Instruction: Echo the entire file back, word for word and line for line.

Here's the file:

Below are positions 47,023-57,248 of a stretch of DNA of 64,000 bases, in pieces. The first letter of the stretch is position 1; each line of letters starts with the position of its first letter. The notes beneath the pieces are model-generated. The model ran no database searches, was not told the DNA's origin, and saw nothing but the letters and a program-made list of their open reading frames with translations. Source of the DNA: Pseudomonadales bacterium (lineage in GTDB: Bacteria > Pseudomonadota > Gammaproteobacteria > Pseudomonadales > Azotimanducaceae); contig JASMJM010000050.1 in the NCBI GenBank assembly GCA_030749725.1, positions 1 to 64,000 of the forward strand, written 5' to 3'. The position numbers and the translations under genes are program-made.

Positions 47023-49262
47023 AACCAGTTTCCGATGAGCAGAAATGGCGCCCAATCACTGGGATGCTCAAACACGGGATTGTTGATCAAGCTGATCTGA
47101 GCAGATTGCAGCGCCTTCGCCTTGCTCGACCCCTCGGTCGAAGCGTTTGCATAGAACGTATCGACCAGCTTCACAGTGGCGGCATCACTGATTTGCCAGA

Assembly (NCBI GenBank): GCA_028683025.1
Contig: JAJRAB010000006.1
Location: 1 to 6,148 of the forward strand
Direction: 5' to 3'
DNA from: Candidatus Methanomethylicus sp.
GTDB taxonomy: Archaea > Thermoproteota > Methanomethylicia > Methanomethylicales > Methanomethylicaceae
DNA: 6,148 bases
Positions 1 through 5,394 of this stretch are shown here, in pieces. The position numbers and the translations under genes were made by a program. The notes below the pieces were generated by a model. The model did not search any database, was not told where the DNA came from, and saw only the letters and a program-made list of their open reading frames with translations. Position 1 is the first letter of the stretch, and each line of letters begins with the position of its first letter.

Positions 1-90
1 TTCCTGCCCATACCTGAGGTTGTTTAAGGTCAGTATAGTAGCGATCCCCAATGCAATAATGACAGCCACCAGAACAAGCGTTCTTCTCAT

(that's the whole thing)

Below are positions 47,023-57,248 of a stretch of DNA of 64,000 bases, in pieces. The first letter of the stretch is position 1; each line of letters starts with the position of its first letter. The notes beneath the pieces are model-generated. The model ran no database searches, was not told the DNA's origin, and saw nothing but the letters and a program-made list of their open reading frames with translations. Source of the DNA: Pseudomonadales bacterium (lineage in GTDB: Bacteria > Pseudomonadota > Gammaproteobacteria > Pseudomonadales > Azotimanducaceae); contig JASMJM010000050.1 in the NCBI GenBank assembly GCA_030749725.1, positions 1 to 64,000 of the forward strand, written 5' to 3'. The position numbers and the translations under genes are program-made.

Positions 47023-49262
47023 AACCAGTTTCCGATGAGCAGAAATGGCGCCCAATCACTGGGATGCTCAAACACGGGATTGTTGATCAAGCTGATCTGA
47101 GCAGATTGCAGCGCCTTCGCCTTGCTCGACCCCTCGGTCGAAGCGTTTGCATAGAACGTATCGACCAGCTTCACAGTGGCGGCATCACTGATTTGCCAGA

Assembly (NCBI GenBank): GCA_028683025.1
Contig: JAJRAB010000006.1
Location: 1 to 6,148 of the forward strand
Direction: 5' to 3'
DNA from: Candidatus Methanomethylicus sp.
GTDB taxonomy: Archaea > Thermoproteota > Methanomethylicia > Methanomethylicales > Methanomethylicaceae
DNA: 6,148 bases
Positions 1 through 5,394 of this stretch are shown here, in pieces. The position numbers and the translations under genes were made by a program. The notes below the pieces were generated by a model. The model did not search any database, was not told where the DNA came from, and saw only the letters and a program-made list of their open reading frames with translations. Position 1 is the first letter of the stretch, and each line of letters begins with the position of its first letter.

Positions 1-90
1 TTCCTGCCCATACCTGAGGTTGTTTAAGGTCAGTATAGTAGCGATCCCCAATGCAATAATGACAGCCACCAGAACAAGCGTTCTTCTCAT